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The second week of unemployment numbers in the US were just released and they’re absolutely staggering.
10 million is the headline number. KPMG estimates that the decimation of the consumer economy could bring this number to 20 million within a few months.
It’s a scary time for everyone. For me, it’s scary to be a solopreneur. I have zero cash flow visibility beyond June 1st (notwithstanding, $2k of monthly health insurance premiums).
And since the start of the crisis, I’ve heard from countless RadReaders who have lived through unimaginable economic reversals in less than a month.
One reader shut down nearly 100 fitness studios and laid off all but two employees.
Another shut down an entire manufacturing plant – if the lockdown extends beyond June he won’t be able to cover the commercial lease.
A niche money manager saw their revenues plummet by 45%… in 2 weeks.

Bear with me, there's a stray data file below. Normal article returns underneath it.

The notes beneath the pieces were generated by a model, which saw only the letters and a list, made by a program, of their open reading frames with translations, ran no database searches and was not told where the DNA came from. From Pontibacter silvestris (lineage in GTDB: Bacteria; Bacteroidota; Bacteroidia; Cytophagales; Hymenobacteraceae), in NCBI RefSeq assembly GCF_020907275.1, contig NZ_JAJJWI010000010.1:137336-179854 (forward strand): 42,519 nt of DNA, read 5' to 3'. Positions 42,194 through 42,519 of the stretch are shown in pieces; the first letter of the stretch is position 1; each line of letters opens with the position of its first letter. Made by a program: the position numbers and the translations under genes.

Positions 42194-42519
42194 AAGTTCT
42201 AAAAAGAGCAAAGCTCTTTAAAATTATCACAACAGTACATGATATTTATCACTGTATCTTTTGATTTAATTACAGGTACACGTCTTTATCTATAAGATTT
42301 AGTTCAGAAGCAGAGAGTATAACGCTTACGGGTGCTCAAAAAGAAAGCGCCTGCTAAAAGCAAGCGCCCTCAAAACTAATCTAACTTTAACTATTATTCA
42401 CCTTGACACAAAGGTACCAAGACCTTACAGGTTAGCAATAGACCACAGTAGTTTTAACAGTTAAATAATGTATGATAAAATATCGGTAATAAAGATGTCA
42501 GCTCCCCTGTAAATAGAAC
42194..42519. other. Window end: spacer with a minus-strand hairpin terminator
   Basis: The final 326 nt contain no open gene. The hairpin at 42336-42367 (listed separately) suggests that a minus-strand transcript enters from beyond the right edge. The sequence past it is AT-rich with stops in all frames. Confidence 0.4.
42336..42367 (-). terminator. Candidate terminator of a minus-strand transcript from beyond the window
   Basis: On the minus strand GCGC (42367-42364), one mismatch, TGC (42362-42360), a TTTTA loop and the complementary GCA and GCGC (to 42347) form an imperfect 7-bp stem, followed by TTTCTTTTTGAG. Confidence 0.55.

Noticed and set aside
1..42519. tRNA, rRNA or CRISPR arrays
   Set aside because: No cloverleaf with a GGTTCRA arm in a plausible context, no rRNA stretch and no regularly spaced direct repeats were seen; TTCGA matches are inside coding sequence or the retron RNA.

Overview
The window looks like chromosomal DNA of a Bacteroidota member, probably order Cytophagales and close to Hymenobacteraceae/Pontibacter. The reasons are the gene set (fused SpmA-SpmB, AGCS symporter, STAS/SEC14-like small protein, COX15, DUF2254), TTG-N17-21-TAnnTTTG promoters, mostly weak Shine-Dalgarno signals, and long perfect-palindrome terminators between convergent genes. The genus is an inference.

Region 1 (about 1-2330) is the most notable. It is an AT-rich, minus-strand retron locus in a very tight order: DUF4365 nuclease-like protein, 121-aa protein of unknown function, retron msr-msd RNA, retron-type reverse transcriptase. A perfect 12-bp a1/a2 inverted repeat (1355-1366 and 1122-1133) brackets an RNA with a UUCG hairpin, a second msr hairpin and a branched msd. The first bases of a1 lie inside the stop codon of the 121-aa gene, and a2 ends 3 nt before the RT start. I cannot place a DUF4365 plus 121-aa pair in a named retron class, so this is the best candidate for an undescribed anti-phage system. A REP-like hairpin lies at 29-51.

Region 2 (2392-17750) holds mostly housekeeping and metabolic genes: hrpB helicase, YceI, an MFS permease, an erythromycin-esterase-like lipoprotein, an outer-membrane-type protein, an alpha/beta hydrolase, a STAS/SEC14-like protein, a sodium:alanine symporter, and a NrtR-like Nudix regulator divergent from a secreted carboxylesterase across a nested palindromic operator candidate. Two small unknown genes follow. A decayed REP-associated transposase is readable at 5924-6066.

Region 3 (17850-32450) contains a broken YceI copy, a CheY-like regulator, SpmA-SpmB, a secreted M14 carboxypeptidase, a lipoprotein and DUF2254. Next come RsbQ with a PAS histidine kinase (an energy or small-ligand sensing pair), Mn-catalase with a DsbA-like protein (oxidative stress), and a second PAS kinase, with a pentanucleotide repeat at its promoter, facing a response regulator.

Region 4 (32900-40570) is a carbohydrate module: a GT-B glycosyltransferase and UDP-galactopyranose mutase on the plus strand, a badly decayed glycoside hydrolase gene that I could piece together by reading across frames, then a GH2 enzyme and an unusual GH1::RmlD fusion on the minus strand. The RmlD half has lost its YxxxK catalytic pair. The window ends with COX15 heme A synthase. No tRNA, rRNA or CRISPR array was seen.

But in nearly every conversation, some recurring themes have emerged.
First and foremost, everyone is grateful for their own health (and that of their loved ones).
Next, there’s reverence and humility towards the countless medical professionals, grocery employees, delivery-persons and millions of behind-the-scenes essential workers who are putting themselves at risk – just so that we can have some semblance of normal and socially distant lives.
(I hope that every city in the world can begin their own clap because we care tradition.)
And finally, they’re optimistic. Not blind optimism that “everything will be ok” – because there’s too much uncertainty to know that with 100% confidence.
But a pragmatic and humble confidence thar results in the belief of their own resilience.
RadReaders are an anti-fragile bunch.
And Nassim Taleb is quite good at naming his books.
On the left, we have The Black Swan – an unpredictable event characterized by extreme rarity and their severe impact. The Coronavirus is a textbook Black Swan event. How on earth could we have ever anticipated that 20% of the world would be locked down in their homes for months?